The Role of White Matter Connections in Adolescent Mental Health and Cognition

What's the science?

The brain’s white matter pathways connect many different regions of the brain, and these connections undergo immense change during adolescence. Psychiatric disorders or their symptoms (e.g. anxiety, depression, obsessive-compulsive disorder, attention deficit hyperactivity disorder, post-traumatic stress disorder) often develop during this time. This week in JAMA Psychiatry, Alnaes and colleagues report that cognition and psychopathology symptoms are related to the brain’s connections in the frontal lobe.

How did they do it?

6487 adolescents (without a diagnosed mental disorder) completed 1) reports on a wide variety of clinical /psychopathological symptoms, and 2) cognitive tests. Of these adolescents, 748 had MRI scans of the brain’s white matter connections, and 2946 had genetic testing done. They assessed whether psychopathological symptoms and cognitive scores were heritable (ie. genetically inherited) and whether these scores were related to brain connectivity patterns. They then used a robust technique called machine learning to test relationships, meaning they ensured that the proposed model of the relationship between the brain and cognition/psychopathy was accurate in multiple different subgroups of participants.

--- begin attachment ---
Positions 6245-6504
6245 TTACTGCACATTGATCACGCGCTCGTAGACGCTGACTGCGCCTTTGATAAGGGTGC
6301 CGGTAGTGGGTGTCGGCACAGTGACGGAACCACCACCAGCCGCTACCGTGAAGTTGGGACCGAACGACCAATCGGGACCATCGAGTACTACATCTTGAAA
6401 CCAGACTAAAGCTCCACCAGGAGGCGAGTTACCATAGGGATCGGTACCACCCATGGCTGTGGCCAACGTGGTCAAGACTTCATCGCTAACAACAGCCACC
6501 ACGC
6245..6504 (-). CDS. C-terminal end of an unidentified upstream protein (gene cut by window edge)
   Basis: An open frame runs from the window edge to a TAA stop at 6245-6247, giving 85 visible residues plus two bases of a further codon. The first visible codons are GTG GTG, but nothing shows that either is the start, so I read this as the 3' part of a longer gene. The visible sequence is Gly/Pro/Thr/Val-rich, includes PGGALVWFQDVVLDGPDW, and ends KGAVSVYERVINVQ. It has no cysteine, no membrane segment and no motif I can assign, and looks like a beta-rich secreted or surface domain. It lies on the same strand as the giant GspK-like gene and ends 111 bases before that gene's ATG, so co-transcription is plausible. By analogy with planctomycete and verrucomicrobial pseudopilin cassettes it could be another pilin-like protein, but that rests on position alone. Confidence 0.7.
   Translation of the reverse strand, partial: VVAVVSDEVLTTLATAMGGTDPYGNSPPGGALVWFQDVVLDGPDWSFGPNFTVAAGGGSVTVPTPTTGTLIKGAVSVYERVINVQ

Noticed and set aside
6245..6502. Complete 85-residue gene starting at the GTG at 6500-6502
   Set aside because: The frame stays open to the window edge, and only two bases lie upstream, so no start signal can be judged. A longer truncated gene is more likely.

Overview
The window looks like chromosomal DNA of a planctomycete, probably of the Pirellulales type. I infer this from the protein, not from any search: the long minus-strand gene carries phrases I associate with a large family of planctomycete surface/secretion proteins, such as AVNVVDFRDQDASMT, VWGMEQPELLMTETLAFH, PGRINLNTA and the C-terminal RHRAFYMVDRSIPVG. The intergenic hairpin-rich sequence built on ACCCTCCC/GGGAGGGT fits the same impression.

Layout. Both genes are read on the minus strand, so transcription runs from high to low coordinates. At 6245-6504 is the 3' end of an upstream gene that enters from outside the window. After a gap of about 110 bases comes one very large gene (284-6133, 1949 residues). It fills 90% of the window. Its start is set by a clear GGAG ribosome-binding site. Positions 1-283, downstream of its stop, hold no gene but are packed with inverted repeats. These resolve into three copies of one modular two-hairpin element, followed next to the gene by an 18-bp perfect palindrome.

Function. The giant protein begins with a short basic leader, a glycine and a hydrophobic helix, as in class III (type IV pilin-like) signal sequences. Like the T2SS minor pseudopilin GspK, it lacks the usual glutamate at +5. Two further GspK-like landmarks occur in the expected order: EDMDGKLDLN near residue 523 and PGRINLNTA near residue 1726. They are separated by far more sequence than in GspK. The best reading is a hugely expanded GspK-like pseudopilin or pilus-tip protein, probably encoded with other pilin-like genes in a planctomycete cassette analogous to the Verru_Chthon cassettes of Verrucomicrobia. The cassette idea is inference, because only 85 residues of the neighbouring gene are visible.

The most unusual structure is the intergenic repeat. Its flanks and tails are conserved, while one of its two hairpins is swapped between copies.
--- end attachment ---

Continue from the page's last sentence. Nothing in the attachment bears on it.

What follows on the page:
What did they find?

Weaker connections in two of the brain’s white matter tracts (uncinate fasciculus and inferior fronto-occipital fasciculus) were associated with lower cognitive scores, and a greater number of psychopathological symptoms. Anxiety, antisocial behaviour, and psychosis were correlated with these connections. Genetic variance explained 18% of an individual’s cognitive score and 16% of their general psychopathy score.

William Hirstein. Diagram by Katie Reinecke.,  White matter fiber tracts , colour by BrainPost,  CC BY 3.0

William Hirstein. Diagram by Katie Reinecke., White matter fiber tracts, colour by BrainPost, CC BY 3.0

What's the impact?

This study found that psychopathological symptoms in adolescents and lower cognitive scores were predicted by lower connectivity in pathways of the brain’s frontal lobe. These pathways connect the frontal lobe with other regions known to be involved in emotion and cognition. Lower connectivity in frontal white matter pathways could play a role in the development of psychiatric disorders in youth.

D. Alnaes et al., Association of Heritable Cognitive Ability and Psychopathology With White Matter Properties in Children and Adolescents. JAMA Psychiatry. (2018) Access the original scientific publication here.

 

The Link Between a High Salt Diet and Impaired Brain Function in Mice

What's the science?

A diet high in salt has been linked to altered brain blood supply, stroke and cognitive impairment. Evidence suggests that the immune system becomes activated in response to salt, and may be involved. Recently in Nature NeuroscienceFaraco and colleagues report a mechanism linking salt in the gut to immune system activation and reduced blood flow in the brain.

How did they do it?